Since I'm running on a MacBook 1,1 it was obvious that I was looking for trouble. Previously I had rEFIt running just to get a GRUB 2 -prompt. This time I decided to start from a clean slate. Literally. I ran dd if=/dev/zero of=/dev/sda for the 10 first MiB of the drive to make sure, that it definitely has no trace of any of my previous settings. Since rEFIt has been abandoned years ago, I went for the replacement project rEFInd. I approached the author Mr. Roderick W. Smith and he was very helpful, but no matter what I did, I could not get rEFInd running on my very old 32-bit Mac. So, I had two options left: to go back to abandonware or see what would happen without a Boot Manager.
I failed on the installer settings-dialog, by trying to out-smart OpenSuse logic. My completed installation didn't boot. On 2nd try I simply went with the flow. As Mr. Smith instructed me, I didn't touch the most critical thing: MBR is not the way to go on a Mac! Here are my settings:
And guess what, it worked! OpenSuse 13.1 installer has enough logic to create a bootable Linux-installation to a completely blank hard drive. Nice!
The installer was pretty smart. Wi-Fi network was configured properly, it worked out-of-the-box. Apple-keys work: screen brightness, volume, etc. work as is. Also the typical trouble-makers sleep (on RAM) / hibernate (to disk), battery info, sound, and what not. There were only two minor issues: iSight does not work without the Apple proprietary firmware and the keyboard Apple-keys don't do anything usable.
To get the iSight camera working, see ift-extract -tool at Apple Built-in iSight Firmware Tools for Linux. It can dig the guts out of Mac OS X iSight-driver and equip your Linux with a functioning camera. The keyboard is a trivial one. Like previously, I just keyfuzz'ed the keys into something useful. See the OpenSuse 12.3 installation blog entry for details.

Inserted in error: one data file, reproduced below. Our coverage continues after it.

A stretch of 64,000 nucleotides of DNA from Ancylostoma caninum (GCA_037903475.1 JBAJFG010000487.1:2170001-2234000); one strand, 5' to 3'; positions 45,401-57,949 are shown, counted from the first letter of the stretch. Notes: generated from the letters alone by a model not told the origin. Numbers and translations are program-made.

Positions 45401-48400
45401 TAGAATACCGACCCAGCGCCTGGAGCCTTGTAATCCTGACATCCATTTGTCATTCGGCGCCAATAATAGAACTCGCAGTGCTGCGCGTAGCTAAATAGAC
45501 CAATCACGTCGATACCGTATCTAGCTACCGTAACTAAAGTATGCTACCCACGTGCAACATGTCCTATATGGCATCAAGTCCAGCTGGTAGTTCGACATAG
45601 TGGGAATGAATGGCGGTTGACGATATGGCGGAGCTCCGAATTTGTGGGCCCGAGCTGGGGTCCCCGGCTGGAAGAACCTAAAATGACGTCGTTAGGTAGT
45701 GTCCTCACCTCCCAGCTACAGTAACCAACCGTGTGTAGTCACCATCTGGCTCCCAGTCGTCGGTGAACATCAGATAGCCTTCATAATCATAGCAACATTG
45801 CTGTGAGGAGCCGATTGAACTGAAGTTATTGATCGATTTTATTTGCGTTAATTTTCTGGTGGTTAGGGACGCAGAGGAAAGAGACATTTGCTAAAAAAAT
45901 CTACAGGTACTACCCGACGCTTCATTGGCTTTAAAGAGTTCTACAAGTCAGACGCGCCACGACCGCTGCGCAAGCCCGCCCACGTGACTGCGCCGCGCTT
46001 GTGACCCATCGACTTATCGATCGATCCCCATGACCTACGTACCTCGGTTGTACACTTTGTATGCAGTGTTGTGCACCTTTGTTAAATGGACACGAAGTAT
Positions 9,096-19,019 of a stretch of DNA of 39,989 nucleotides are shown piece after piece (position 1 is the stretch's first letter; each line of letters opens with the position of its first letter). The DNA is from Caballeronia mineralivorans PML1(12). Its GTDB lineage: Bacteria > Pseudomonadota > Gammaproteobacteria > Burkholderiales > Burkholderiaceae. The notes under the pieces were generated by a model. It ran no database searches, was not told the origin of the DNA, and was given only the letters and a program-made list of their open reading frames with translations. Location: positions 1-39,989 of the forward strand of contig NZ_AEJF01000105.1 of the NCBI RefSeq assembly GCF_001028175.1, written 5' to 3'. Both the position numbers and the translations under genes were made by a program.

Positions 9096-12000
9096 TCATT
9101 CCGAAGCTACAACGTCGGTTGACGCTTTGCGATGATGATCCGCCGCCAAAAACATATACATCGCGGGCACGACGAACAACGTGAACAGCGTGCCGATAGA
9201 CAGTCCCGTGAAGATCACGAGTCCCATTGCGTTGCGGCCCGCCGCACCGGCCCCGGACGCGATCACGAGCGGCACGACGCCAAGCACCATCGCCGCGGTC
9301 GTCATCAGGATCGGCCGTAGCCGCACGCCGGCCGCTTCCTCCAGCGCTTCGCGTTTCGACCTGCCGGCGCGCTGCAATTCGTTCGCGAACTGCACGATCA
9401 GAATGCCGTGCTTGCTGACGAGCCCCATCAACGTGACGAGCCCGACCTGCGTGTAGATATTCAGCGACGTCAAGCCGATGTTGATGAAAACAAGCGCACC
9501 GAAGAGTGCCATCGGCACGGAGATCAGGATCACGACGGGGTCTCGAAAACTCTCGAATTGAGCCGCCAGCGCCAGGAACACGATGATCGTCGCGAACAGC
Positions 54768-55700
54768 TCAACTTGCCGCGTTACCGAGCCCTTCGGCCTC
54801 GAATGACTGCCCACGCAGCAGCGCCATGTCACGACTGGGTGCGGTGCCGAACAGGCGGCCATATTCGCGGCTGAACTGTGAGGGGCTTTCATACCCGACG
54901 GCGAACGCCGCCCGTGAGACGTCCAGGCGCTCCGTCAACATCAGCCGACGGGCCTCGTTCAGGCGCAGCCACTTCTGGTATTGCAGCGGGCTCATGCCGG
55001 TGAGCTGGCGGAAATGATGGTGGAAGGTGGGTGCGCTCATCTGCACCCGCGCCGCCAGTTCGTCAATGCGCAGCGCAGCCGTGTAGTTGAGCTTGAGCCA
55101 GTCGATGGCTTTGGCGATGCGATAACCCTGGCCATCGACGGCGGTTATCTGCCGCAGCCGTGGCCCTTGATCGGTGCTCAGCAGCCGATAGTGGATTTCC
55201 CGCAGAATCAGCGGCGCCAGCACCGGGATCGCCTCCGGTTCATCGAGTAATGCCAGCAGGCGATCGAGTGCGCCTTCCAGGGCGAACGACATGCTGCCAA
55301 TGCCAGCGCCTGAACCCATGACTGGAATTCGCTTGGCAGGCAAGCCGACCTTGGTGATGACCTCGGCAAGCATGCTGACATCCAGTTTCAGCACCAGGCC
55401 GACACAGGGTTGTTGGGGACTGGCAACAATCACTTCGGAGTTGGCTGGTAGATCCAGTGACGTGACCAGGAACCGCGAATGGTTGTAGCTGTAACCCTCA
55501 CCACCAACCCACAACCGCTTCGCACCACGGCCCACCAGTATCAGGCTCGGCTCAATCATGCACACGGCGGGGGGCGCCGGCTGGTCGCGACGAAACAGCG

There is one thing you may want to check. If you enable SSHd, like I always do on all servers. As default /etc/sysconfig/SuSEfirewall2.d/services/sshd defines as TCP/22 to be open. That is the general idea, but apparently there is so much SSHd bombing going on, that I always tar pit my installations. For some strange reason Suse engineers chose not to allow that in a specific service definition file, but it has to be in the classic /etc/sysconfig/SuSEfirewall2 file, section FW_SERVICES_ACCEPT_EXT="0/0,tcp,22,,hitcount=3,blockseconds=60,recentname=ssh" I urge everyone of you to rename the services/sshd into something else and add the above line. This makes bombing your SSH-port so much more difficult. And it does not affect your own login performance, unless you choose to bomb it yourself.
You may want to check OpenSuse's hardware compatibility list for details about Apple Laptops. The HCL has info about what works and what doesn't.
In general OpenSuse folks did a very good job with this one. There was a real improvement on ease installation. Thanks Roderick W. Smith for his help during my installation and thanks to Novell for giving this great distro for free!